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Is there a good book or other references on Text User Interface Design? I am not interested in graphical user interfaces. I am interested in usability for good command line and scripting interfaces.

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To clarify, I am interested in text user interface design for non programmers. While I agree that programming may give you some insight in how computer programs should behave from a programmer's perspective, I am interested in how programs should behave for a more general audience. –  Juan Aug 27 '09 at 0:47

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Your interface should follow the Rule of Least Surprise as described by ESR in The Art of Unix Programming. If your programm supports command line options, make sure they have the traditional meaning. Be sure to read the chapter about Tradeoffs between CLI and Visual Interfaces.

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IBM developed a standard called Common User Access. The Common User Access Basic Interface Design Guide has been published in the BookManager format and in HTML here.

The guide was written as a standard for developing 3270 applications. In my opinion the most important parts are the function keys standard and a color standard.

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I'd use a favorite program as a reference for something like this. What command line utility do you think has a good, efficient interface that you could model your program on? Use it.

Update: So I think I need to revise this a little. It was taken way too literally. Google and this site proved that the internet is very democratic. What is popular is replicated, linked to or reproduced in someway.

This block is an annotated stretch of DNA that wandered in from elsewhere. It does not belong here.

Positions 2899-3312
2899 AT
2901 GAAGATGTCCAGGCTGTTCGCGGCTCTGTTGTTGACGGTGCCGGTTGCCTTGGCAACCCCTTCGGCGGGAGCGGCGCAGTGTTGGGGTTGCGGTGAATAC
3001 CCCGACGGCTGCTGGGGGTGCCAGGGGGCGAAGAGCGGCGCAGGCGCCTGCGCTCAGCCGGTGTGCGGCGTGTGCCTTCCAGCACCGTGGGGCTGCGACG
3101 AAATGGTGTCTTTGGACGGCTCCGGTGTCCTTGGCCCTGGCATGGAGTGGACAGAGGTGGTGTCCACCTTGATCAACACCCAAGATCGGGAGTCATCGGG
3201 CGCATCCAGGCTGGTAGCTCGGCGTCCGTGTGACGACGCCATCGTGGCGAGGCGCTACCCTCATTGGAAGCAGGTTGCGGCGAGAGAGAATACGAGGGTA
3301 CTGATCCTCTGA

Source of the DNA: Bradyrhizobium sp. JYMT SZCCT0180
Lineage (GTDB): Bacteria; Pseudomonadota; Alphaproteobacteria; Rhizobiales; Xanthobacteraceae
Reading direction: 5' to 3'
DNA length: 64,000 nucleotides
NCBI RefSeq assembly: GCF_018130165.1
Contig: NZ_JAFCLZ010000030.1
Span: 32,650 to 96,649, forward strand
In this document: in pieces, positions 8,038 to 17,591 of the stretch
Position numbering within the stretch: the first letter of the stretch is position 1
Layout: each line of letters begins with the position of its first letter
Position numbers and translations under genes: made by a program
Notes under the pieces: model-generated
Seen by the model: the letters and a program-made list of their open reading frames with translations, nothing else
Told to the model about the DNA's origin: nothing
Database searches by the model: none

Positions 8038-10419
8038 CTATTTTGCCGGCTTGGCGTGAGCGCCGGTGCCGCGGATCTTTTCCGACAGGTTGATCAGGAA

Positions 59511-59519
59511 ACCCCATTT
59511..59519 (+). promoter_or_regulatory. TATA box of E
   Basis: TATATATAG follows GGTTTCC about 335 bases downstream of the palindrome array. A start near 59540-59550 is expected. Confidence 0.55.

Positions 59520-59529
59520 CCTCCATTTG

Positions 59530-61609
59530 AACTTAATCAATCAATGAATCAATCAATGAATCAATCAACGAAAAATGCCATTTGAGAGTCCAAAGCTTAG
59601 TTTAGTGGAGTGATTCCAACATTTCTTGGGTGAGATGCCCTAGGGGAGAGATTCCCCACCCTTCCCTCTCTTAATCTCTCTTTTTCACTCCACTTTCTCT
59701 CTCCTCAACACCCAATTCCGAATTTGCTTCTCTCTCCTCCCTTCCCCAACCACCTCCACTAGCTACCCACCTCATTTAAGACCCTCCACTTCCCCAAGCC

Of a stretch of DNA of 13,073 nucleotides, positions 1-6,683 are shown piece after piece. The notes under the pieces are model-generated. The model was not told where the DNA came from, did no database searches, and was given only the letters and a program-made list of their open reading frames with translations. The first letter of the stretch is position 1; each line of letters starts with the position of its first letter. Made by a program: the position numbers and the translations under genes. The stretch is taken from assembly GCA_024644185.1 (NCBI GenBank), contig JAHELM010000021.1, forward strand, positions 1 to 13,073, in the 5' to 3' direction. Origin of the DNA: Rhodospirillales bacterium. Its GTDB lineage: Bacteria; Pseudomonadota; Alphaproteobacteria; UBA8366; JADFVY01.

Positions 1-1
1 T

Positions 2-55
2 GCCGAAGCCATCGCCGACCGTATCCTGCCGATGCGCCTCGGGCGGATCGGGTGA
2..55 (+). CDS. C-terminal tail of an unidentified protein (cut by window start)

Given this, plus one's personal experiences with computers, I think it is feasible to derive a pretty good solution based on personal experience and consideration for the solution to be provided.

For example, vim is a great program. A lot of people use it and love it. But that type of interface is probably not going to work (at least well) for a version control system. But both interfaces are very elegant for the purpose they suite. On the other hand, the vim type interface might work for a section of the version control system -- the commit dialog for example.

Now, I know that vim is normally used for the "commit dialog" (by default) for svn (on unix based OSes). This is just an example of mixing two styles of interfaces to come up with a cohesive solution.

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A problem with that is that a user interface is (well, should be, anyway) geared toward the type of user. If you look at a command line debugger, that will have different user interface characteristics than a command line email reader. However, there should be general guidelines for implementing textual user interfaces, although I'm not familiar with any. –  Thomas Owens Aug 24 '09 at 18:56
    
The key is not what I think is a "good, efficient interface." The key is how do I write an interface which is not torturous for an end user. I have a programming background, but the user of my software will have more of an applications engineering background. –  Juan Aug 24 '09 at 19:16
    
@Thomas: You have a good point and this is exactly why I didn't name an example. It does depend on the goal and that is where the implementer needs to make decisions and perhaps draw on different sources to come up with a good design. –  Frank V Aug 24 '09 at 19:31
    
@Juan: the key is what you think is a good design (for the goal of your application). As a programmer, you use computers more than most and that counts for something. Of course, one solution might not be good enough but you can draw on different sources for inspiration on what might work versus what to stay away from. My answer is more a method to come up with a solution.... –  Frank V Aug 24 '09 at 19:34
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Hi Frank, I think the issue is that programmers think they know how to do usability design. I think it takes a significant effort to think these issues through, and I'd like to have references to resources so that I can learn about how non-programmers interact with computer programs effectively. –  Juan Aug 24 '09 at 21:32

You should have a look at some of the ideas behind Ubiquity as well as some of the ideas Aza Raskin talks about, seems like the same kind of thing.

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